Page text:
Warren Buffett explains the root of his success as acting rationally about capital allocation over the long term.  Our elected officials would be wise to take note of this investment advice when building a budget.  By focusing on where to allocate our society's capital over the long term, we can make wiser decisions.

Start with education.  In the 20th century, America allocated more capital to education than any other country in the world.  This investment gave us the most highly educated and innovative workforce in the world, and it explains much of our economic dominance of the past century.  But today, in the second decade of the 21st century, we are falling behind.  The United States ranks 27th out of the 29 most developed countries in the percentage of college students pursuing degrees in science or engineering, and we rank 48th out of 133 developed and developing countries in the quality of our math and science instruction.

Then consider the infrastructure that makes our economy efficient.  In the last century, America allocated more capital to basic infrastructure than the rest of the world combined, which gave us the most extensive and efficient transportation, energy, and telecommunications systems in the world.  But now we are falling behind in sustainable energy technologies that will provide the greatest economic efficiencies in the future.  Our electric grid is based on technology that is more than 100 years old.  The largest and fastest growing wind, solar, biofuels and other sustainable energy industries are in China, India, South Korea and Brazil.

So, what are our elected officials doing?  How are they allocating our capital to ensure that we lead the world in math, science, engineering, energy independence, and economic competitiveness?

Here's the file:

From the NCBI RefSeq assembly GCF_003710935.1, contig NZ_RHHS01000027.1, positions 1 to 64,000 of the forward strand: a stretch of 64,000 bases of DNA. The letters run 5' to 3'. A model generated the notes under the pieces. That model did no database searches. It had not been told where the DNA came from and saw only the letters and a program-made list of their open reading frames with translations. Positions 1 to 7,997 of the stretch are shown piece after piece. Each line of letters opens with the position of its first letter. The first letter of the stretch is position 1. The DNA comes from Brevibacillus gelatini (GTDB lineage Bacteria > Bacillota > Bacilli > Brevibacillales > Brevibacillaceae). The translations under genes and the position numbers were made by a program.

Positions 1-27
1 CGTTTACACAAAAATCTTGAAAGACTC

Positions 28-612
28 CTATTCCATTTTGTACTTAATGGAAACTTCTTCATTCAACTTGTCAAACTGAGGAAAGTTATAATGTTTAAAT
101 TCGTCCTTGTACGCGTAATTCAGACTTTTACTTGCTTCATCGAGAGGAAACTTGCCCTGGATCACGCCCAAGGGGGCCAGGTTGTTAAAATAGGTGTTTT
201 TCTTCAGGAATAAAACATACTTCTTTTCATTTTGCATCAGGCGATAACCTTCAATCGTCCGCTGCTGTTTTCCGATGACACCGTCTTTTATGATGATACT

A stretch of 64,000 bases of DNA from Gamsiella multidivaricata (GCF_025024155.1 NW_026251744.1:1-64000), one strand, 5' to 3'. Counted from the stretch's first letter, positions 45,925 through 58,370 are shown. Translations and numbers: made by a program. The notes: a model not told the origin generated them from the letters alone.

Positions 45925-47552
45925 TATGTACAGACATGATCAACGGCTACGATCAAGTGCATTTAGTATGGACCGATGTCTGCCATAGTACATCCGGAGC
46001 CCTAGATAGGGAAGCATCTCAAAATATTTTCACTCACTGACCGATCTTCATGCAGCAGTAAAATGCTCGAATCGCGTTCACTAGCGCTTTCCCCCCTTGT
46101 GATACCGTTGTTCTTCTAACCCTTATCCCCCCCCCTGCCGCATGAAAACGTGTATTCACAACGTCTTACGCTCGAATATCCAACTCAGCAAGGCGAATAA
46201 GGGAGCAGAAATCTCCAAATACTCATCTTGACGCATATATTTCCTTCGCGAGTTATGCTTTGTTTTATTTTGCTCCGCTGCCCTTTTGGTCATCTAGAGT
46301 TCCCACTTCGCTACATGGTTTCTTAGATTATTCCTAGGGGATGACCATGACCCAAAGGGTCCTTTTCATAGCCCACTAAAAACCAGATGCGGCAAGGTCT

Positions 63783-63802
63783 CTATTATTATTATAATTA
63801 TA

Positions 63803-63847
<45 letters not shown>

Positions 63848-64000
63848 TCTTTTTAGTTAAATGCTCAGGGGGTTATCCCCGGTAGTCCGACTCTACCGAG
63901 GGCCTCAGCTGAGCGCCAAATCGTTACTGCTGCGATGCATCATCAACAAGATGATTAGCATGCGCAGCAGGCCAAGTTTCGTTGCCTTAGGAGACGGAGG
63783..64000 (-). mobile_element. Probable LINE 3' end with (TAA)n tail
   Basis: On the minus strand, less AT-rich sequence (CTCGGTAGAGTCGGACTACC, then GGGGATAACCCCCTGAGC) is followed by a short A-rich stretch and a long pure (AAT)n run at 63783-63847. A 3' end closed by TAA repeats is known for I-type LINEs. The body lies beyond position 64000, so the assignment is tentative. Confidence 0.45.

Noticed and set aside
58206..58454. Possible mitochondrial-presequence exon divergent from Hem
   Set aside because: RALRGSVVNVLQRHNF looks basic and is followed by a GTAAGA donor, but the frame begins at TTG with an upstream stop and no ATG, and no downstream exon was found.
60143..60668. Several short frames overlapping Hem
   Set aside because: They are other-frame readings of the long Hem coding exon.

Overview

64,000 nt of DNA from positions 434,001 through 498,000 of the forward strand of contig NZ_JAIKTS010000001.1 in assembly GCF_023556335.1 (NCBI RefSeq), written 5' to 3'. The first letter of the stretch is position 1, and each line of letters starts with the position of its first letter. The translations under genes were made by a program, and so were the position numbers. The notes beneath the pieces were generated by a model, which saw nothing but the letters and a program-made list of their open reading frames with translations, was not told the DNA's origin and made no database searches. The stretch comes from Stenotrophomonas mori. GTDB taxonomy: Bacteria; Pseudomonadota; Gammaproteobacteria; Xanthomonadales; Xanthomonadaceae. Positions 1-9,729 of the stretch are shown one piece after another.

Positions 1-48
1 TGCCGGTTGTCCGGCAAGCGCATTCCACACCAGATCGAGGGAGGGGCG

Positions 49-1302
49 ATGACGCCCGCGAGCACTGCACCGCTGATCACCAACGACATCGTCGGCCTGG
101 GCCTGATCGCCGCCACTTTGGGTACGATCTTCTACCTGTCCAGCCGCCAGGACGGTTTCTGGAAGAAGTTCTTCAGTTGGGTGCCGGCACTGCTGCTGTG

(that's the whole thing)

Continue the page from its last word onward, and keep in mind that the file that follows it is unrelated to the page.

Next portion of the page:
They are cutting teacher compensation and benefits, reducing funding for student financial aid, and eliminating modest investments in sustainable energy, while preserving billions of dollars in direct and indirect government subsidies for multinational oil and gas companies and the domestic coal industry.

Rational allocation of capital for the long term?  I think not.  The implications of these capital allocations are clear:
  • Fewer of our best and brightest will choose careers as educators in math, science, and engineering
  • Fewer of our best and brightest will be able to afford advanced degrees in math, science or engineering
  • China, India, South Korea, Brazil, and others will outpace the US in sustainable energy job creation and other high-value job growth
  • The US will continue to remain dependent primarily on fossil fuels, and our economy will suffer from periodic and unpredictable price volatility
To those who say that we must cut spending to reduce deficits, Warren Buffett (and I) would agree completely.  In fact, in recent years Mr. Buffett has invested primarily in foreign companies and in US companies that earn most of their revenues from foreign markets precisely because he fears that government deficits weaken the US economy.  But agreeing to cut spending just begs the question, "Where should we cut?"